A stroke happens when blood supply to the brain is interrupted. Blood is carried to the brain by blood vessels called arteries. Blood contains oxygen and important nutrients for your brain cells. Blood may be interrupted or stop moving through an artery, because the artery is blocked (ischaemic stroke) or bursts (haemorrhagic stroke). When brain cells do not get enough oxygen or nutrients, they die. The area of brain damage is called a cerebral infarct.
Brain cells usually die shortly after the stroke starts. However, some can last a few hours, if the blood supply is not cut off completely. If the blood supply can be returned in the minutes and hours after the stroke, some of these cells may recover. If not, they will also die.
In 2012, Australians suffered around 50,000 new and recurrent strokes – that is 1,000 strokes every week or one stroke every 10 minutes. Stroke is Australia’s second biggest killer after heart disease.
There are sometimes quite specific warning signs before a stroke. By recognising the warning signs and taking action, you may be able to prevent a stroke or reduce its severity.
It is important to be able to recognise the warning signs and get medical help as quickly as possible.
Diagnosis of stroke emergency
easy way to recognise and remember the most common signs of stroke.
Using the FAST
test involves asking three simple questions. If the person has a problem with any of these functions, dial triple zero (000) for an ambulance immediately.
If you suddenly experience any of these symptoms, get to a hospital immediately
- Facial weakness – check their face. Has their mouth drooped?
- Arm weakness – can they lift both arms?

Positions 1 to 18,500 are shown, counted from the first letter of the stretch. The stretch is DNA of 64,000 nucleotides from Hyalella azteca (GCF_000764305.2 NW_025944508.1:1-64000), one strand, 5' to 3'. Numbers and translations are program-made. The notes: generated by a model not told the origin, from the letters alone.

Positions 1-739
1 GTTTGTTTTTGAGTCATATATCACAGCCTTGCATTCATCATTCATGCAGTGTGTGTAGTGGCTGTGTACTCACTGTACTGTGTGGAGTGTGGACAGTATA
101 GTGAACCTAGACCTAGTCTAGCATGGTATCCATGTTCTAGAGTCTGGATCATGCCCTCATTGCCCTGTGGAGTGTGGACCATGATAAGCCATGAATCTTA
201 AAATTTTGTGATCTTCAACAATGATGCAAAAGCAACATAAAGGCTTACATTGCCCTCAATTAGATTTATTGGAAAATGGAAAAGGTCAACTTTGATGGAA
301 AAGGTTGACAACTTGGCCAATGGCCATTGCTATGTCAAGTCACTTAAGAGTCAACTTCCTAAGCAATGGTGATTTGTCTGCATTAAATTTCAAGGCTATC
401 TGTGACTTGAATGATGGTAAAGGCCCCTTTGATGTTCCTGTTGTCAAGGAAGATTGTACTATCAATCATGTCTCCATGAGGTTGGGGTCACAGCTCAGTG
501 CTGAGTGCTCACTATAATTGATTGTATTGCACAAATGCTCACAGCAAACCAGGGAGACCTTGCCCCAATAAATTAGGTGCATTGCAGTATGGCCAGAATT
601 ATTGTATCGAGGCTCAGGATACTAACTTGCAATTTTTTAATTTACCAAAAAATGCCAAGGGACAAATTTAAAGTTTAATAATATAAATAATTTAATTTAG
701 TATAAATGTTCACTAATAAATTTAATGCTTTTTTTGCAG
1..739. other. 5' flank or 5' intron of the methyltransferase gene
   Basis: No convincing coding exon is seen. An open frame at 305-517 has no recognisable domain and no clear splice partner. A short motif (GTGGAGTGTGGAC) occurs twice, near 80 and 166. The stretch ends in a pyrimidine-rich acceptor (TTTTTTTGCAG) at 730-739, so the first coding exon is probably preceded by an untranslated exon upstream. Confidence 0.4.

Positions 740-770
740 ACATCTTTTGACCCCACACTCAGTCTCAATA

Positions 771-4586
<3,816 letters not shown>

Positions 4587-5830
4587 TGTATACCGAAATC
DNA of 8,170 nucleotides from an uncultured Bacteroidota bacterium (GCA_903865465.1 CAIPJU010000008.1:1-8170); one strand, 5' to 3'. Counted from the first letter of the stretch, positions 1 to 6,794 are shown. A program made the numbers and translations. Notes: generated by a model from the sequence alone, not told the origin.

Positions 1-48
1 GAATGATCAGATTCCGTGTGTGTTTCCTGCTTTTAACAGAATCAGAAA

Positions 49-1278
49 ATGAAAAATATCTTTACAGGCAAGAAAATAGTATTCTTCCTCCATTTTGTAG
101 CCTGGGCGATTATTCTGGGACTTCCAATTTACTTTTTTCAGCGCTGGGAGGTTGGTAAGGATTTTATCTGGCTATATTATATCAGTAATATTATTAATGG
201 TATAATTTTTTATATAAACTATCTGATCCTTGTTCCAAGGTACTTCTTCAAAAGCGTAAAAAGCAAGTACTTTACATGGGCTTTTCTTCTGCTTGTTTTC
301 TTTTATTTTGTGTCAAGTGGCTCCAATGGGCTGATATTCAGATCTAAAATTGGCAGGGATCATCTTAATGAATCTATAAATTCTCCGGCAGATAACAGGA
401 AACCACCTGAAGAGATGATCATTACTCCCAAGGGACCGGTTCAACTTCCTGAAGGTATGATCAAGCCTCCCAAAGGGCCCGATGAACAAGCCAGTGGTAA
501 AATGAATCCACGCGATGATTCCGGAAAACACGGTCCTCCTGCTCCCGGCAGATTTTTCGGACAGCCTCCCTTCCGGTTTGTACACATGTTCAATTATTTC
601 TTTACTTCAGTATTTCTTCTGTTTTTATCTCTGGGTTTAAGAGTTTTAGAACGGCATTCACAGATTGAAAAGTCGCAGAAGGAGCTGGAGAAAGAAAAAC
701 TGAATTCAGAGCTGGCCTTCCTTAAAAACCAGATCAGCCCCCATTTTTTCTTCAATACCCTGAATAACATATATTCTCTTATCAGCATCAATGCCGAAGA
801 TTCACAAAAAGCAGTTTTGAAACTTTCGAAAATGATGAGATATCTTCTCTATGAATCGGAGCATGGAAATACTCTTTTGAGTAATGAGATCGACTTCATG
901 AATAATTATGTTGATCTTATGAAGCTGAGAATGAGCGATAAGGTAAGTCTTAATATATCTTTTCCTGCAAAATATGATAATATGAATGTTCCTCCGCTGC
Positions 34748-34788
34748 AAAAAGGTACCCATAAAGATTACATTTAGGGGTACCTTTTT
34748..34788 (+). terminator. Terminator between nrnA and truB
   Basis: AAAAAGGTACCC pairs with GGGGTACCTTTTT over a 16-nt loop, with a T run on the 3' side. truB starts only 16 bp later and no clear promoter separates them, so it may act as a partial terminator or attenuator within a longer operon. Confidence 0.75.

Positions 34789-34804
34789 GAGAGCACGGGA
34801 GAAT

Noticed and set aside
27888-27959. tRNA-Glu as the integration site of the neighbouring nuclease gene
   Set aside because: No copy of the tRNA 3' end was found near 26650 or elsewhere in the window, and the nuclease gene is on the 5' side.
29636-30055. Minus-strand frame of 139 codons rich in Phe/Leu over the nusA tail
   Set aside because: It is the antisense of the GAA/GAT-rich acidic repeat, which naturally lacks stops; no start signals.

- Speech difficulty – is their speech slurred? Do they understand you?
- Time – is critical. If you see any of these signs, call 000 straight away.
. Remember, a stroke is a life-threatening emergency.
Symptoms of a stroke
A stroke is not a heart attack. A stroke happens when the supply of blood to the brain is suddenly interrupted. Some strokes are fatal, while others cause permanent or temporary disability.
The longer a stroke remains untreated, the greater the chance of stroke-related brain damage. Emergency medical treatment soon after symptoms begin improves the chance of survival and successful rehabilitation.
Facial weakness, arm weakness and difficulty with speech are the most common symptoms or signs of stroke, but they are not the only signs. Other signs of stroke may include one, or a combination of:
- weakness or numbness or paralysis of the face, arm or leg on either or both sides of the body
- difficulty speaking or understanding
- dizziness, loss of balance or an unexplained fall
- loss of vision, sudden blurring or decreased vision in one or both eyes
- headache, usually severe and abrupt onset or unexplained change in the pattern of headaches
- difficulty swallowing.
The signs of stroke may occur alone or in combination, and they can last a few seconds or up to 24 hours and then disappear. When symptoms disappear within 24 hours, this episode may be a mini stroke or transient ischaemic attack (TIA).
Transient ischaemic attacks (TIAs)
Transient ischaemic attacks are caused by a temporary cut in blood supply to the brain, due to the partial blockage of an artery by a blood clot or debris. TIAs have the same symptoms as a stroke, but they are temporary and do not usually cause long-term brain damage.
A TIA, or mini-stroke, is a warning of an impending stroke. It may appear hours, days, weeks or months before a full stroke, but is more common within days or a few weeks. Just like full strokes, TIAs need emergency treatment and should not be ignored. Early identification of symptoms and early management from your doctor greatly reduces your chances of a major stroke.
A TIA is:
- transient – symptoms last for less than 24 hours
- ischaemic – failure of blood flow to part of the brain or eye
- attack – sudden onset of symptoms, which vary from person to person, depending on which part of the brain or eye is starved of blood.